The atmosphere outside ECU's Wright Auditorium was most unlike winter: it was warm and muggy, threatening rain. Inside, it was not any better; alas, the hall's chiller system was down and out. On stage, the sizzling technique and musicianship of violinist Hilary Hahn and pianist Valentina Lisitsa held listeners' attention and made the masochistic sauna well worth enduring. Hahn's refined facility combined with her responsive instrument to produce a full and warm tone that easily filled the hall even during the quietest passages while never sounding forced during the loudest. Lisitsa was far from the deferring accompanist in the shadow of the great virtuoso. When the composer gave the lead to the keyboard, she gave its full value, and Hahn was just as sensitive, playing accompanying violin passages as such. The piano's lid was fully raised but Lisitsa balanced its dynamics perfectly, never covering the violin's solo line.
Brno native Leos Janácek (1854-1928) began his Sonata for Violin and Piano, JW 7, while Moravians awaited liberation from the Austro-Hungarian Empire by Russian forces at the beginning of World War I. He revised the score over seven years, completing it in 1921. The first movement features agitated exchanges between the violin and piano. The violin speaks in the composer's characteristic short and choppy phrases. The piano sometimes evokes the sound of a cimbalom, the Hungarian zither. In contrast, the violin sings long-phrased melodies in the second movement, marked "Ballada," the only movement unchanged by the composer. The mood is pastoral. The three-part third movement contrasts folk-like elements in the piano with interjected descending scales from the violin. The modal concluding Adagio opens with passages marked "ferocious" and features leaping bowings along with gorgeous trills from both players. At the end, the violin sings a chorale above a high trill in the piano. Hahn's refined dynamics and precise intonation repaid dividends in conveying Janácek's unique sound world. Her phrasing was idiomatic and ravishing. Lisitsa brought out the full range of color in the piano part.
Mozart's elegant and gallant Sonata No. 22 in A, K.305, made fine contrast to the Janácek piece. This early sonata is in two movements — an allegro that suggests hunting music, followed by a set of variations. Hahn played with cool elegance. Mozart gives the pianist a chance to shine with an extended solo role in one of the variations. Lisitsa made the most of it.
If Giuseppe Tartini (1692-1770) is to be believed, his subconscious mind played a role in the origin of his famous Sonata in G minor, known as "The Devil's Trill." The composer dreamed that the devil came to him and asked Tartini to become his servant. To test the devil's virtuosity, the composer gave his violin to Hell's master, who proceeded to play flawlessly and with peerless dexterity. As soon as Tartini woke up, he tried to capture the spirit and power of the performance that he had imagined. About this work, violinist Simon Hewitt Jones writes (at ViolonMP3.com), "in structure and spirit, the 'Devil's Trill' Sonata is utterly diabolical, featuring a powerful, wild eerie collection of striking chords, tremolos and other embellishments. These figurations drive the piece forward and are a stark contrast to the steady and controlled piano accompaniment." Hahn's fingerings and bowing were unerring as she conjured the composer's deviltry with aplomb. Unlike too many post-MTV generation soloists, Hahn does not feel any need to "mime" the music with extra-musical twists and turns. While she is not as monolithic as "Old Stone Face" (Jascha Heifetz), Hahn truly stands and delivers the music.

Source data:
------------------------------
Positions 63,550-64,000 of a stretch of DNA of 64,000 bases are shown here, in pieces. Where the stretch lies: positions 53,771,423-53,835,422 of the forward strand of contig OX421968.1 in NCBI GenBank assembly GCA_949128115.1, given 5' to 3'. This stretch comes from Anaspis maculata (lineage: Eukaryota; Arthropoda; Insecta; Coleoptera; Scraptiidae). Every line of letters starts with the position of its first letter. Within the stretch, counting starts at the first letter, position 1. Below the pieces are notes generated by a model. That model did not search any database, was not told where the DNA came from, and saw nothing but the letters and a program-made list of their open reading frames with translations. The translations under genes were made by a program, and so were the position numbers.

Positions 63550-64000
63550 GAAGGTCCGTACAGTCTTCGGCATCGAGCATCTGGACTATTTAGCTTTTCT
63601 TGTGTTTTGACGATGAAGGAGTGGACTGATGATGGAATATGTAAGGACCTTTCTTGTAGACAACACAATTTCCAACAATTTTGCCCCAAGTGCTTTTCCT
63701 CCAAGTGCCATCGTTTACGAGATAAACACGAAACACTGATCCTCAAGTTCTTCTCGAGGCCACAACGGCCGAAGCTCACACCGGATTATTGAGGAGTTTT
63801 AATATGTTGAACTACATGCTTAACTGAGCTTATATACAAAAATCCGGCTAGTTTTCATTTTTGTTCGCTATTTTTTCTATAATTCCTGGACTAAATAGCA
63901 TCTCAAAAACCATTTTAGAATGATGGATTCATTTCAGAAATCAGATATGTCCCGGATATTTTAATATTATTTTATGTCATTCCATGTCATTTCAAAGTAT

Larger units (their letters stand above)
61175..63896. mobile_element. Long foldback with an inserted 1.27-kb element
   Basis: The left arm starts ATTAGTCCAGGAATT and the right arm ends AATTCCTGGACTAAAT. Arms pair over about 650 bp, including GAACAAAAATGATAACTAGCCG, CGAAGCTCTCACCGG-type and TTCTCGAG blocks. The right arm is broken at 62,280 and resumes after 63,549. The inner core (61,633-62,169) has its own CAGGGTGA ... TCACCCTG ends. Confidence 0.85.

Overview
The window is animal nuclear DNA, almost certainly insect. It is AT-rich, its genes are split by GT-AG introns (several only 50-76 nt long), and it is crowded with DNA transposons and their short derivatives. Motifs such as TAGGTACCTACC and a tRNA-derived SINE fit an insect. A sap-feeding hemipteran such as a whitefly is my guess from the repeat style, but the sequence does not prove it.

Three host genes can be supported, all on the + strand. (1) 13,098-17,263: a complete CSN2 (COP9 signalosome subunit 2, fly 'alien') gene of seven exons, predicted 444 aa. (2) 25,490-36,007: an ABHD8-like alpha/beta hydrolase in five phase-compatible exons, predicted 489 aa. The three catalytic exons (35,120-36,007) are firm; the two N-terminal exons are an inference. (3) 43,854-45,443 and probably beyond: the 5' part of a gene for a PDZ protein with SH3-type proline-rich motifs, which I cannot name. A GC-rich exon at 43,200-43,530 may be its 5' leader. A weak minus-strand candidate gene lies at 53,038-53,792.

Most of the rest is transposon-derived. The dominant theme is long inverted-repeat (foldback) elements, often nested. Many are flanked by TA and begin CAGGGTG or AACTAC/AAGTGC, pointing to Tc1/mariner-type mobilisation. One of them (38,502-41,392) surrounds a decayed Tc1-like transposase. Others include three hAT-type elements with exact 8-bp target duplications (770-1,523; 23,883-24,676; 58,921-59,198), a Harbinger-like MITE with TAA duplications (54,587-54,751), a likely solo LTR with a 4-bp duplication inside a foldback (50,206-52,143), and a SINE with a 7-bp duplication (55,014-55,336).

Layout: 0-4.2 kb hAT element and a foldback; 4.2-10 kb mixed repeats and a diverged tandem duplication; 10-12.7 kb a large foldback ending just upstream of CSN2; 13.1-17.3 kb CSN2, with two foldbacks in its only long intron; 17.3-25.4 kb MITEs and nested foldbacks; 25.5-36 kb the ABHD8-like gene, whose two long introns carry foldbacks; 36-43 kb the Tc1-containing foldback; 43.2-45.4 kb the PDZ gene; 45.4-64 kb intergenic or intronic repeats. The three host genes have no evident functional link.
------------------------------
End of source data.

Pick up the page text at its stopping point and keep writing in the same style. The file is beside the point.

After listening to the solo Sonata No. 2 in A minor, Op. 27/2 ("Obsession"), by Eugène Ysaye (1858-1931), I half-jokingly told a friend this was "Rach. Meets Bach..." — what a solo violin sonata by Rachmaninov might have sounded like. The first two movements were inspired by Bach's E Major Partita, and every movement is insistently haunted by the Gregorian Dies irae. Hahn's playing of the first three movements was breathtaking; the eyes almost doubted the complexities heard by the ears. The opening notes of the last movement proved Hahn to be a mortal human being. For the first time in four concerts I have heard her give, she fluffed a note. She blushed apologetically, restarted the movement and played it perfectly. She was warmly applauded.
Hahn and Lisitsa ended the concert with a fiery and passionate performance of Beethoven's well-known Sonata No. 9 in A, Op. 47 ("Kreutzer"). This was true chamber music with an equal give-and-take between both artists and richly deserving the standing ovation it was given.
Just two hours before the concert, Hahn learned that her late grandfather had been chaplain in Wright Auditorium in 1942 during WWII. She dedicated her meditative encore, Paganini's Cantabile for violin and piano, in memory of her relative.
Hahn patiently and warmly received a multitude of autograph-seeking fans, signing their programs and recordings for a long time after the concert. Hahn's amalgam of musicianship with virtuosity makes her stand out well above the run of competition winners. Lisitsa is a welcome keyboard player to watch for in the future.